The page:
Creativity Takes Patience, Silence, Time, and …
I’ve been doing a lot of thinking about Creativity lately. I know that many of you are a part of creative teams at your churches and you all have your own process for how come to your end result. I’ve been wanting to write what I know about how to utilize creativity in the local church, and have had trouble narrowing down the ideas, so I just decided to start writing and work it out along the way.
First, let’s start by defining what a Creative Team is (and isn’t). I’ve been doing a lot of research on other creative teams out there, and what I’ve found is that there are two types of creative teams – at least the term gets used in these two ways quite regularly. In the first it is used to describe a team of people who do the creative stuff. They’re the dancers, singers, actors, etc. This is NOT the type of creative team I will be discussing. The type of creative team I will be talking about is the group of people who meet to brainstorm creative ideas about a sermon or sermon series and creative worship elements that will enhance the point of the sermon or sermon series.
With that out of the way, I want to talk about one of the biggest hindrances to the success of a creative team – Patience. I haven’t talked with a ton of people who have been doing this, but one of the common threads in these discussions seems to be that the ideas just don’t seem to come. It seems, in our culture, we can’t be satisified unless we get the resolution we’re looking for immediately. It’s this desire that forces us to settle for the lesser creative ideas and not plow through to find the absolute best ones.
It’s like that at times – plowing. The old school kind, you know using horses or mules, etc. Coming to the best idea can be a lot of hard work and take a lot of time.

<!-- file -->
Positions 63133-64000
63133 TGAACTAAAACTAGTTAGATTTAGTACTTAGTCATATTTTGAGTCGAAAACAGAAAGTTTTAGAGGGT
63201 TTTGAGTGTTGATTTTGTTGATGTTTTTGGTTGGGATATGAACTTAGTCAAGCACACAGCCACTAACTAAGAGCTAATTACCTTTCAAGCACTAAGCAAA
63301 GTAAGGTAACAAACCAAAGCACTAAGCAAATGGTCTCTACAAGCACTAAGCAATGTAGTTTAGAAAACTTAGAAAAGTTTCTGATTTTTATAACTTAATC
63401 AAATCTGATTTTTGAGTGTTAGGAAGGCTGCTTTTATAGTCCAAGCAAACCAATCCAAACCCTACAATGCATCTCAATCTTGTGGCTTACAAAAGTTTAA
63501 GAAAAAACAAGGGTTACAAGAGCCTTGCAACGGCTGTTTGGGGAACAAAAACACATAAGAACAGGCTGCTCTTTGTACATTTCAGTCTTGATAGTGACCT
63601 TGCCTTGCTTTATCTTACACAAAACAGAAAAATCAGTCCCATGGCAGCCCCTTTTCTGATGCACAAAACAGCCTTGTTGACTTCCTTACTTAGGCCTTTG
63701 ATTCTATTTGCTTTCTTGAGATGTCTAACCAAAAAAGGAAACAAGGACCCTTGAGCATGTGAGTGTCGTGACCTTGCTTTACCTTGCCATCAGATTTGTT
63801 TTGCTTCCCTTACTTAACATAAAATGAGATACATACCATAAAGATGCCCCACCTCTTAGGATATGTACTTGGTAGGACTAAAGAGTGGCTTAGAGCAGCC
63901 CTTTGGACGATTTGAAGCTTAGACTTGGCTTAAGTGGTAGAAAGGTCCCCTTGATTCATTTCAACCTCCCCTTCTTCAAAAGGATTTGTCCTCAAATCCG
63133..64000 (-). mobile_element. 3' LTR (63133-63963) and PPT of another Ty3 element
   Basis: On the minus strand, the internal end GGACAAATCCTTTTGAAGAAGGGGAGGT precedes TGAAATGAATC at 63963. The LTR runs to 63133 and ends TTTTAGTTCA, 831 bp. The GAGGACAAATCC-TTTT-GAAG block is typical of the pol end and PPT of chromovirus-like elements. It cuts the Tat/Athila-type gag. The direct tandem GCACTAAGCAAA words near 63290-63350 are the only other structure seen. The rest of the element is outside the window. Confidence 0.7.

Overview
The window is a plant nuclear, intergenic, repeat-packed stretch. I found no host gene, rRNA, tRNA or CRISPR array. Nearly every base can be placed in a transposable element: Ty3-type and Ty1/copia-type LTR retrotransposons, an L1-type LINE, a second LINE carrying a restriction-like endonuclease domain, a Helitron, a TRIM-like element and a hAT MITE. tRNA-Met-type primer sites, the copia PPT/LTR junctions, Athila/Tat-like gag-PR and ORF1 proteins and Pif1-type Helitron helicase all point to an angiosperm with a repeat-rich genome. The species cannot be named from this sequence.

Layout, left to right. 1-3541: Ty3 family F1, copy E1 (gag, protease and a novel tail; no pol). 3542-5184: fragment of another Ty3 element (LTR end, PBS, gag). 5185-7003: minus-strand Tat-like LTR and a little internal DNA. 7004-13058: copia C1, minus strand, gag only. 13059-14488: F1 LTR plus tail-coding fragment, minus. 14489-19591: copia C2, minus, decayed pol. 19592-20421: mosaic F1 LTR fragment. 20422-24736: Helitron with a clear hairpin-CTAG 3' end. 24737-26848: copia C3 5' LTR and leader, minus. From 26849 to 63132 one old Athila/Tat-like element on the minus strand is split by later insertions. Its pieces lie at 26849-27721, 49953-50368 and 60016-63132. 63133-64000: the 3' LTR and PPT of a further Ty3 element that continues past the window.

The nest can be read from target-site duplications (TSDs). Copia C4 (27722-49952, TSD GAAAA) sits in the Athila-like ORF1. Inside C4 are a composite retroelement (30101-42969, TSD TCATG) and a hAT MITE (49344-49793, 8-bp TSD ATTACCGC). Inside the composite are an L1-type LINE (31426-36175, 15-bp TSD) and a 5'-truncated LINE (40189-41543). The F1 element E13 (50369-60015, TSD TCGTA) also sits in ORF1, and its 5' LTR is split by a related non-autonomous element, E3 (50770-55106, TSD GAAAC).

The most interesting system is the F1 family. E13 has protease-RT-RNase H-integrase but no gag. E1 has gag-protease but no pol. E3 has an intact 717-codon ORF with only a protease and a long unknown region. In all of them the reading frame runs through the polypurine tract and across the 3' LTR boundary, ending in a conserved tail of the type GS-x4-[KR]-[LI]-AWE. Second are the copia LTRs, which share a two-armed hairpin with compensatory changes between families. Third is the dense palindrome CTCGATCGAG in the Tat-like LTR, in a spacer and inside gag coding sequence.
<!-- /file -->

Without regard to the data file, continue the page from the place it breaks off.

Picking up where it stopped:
So, in your meetings, do everything you can to excercise patience. Wait. Don’t get in a hurry (if you can help it).
Also, don’t be afraid of the silence. People need time to think. You need time to think. Most people (men and women) can’t think their best if someone is always talking. Stop talking. Encourage the silence. This is the hard part, ask others to be silent. If you have someone on your team who jeopardizes the conversation, talk the him/her in private and ask them to try to allow more time for others to talk.
Along with patience and silence you need time. It’s different than patience. You need to have enough notice on what the sermon or sermon series is going to be that you don’t have to be rushed to come up with something. You’ll never get the good stuff that way. This will be something that you’ll have to work with your Senior Pastor on. It might be a hard conversation, but it’s absolutely necessary. If you’re not far enough out in advance, you’ll always be behind the eight ball, only able to do what you can accomplish at the last minute. You’ll also be frustrated. You’ll come up with really good ideas, where if you had just a couple more weeks you could pull off the really good idea, but because the weekend is only days away you’re forced to do what you can not what you could.
One last though is that your patience and time may need to span multiple meetings. (If you’re planning far enough out) you don’t need to feel like you have to come up with the final idea at this week’s meeting. One of the best creative ideas a team I was working with came as the result of four weeks worth of meetings. It won’t always take a long time, but it might. You need to give yourself the time for it to take time. You need to give yourself permission to not make a decision right away. Let it simmer in your brains for a week or two. Then after the whole team has had time to process the idea, make a decision as a team on what the best idea is.
That’s it for the first round. There’s plenty more to come, stay tuned!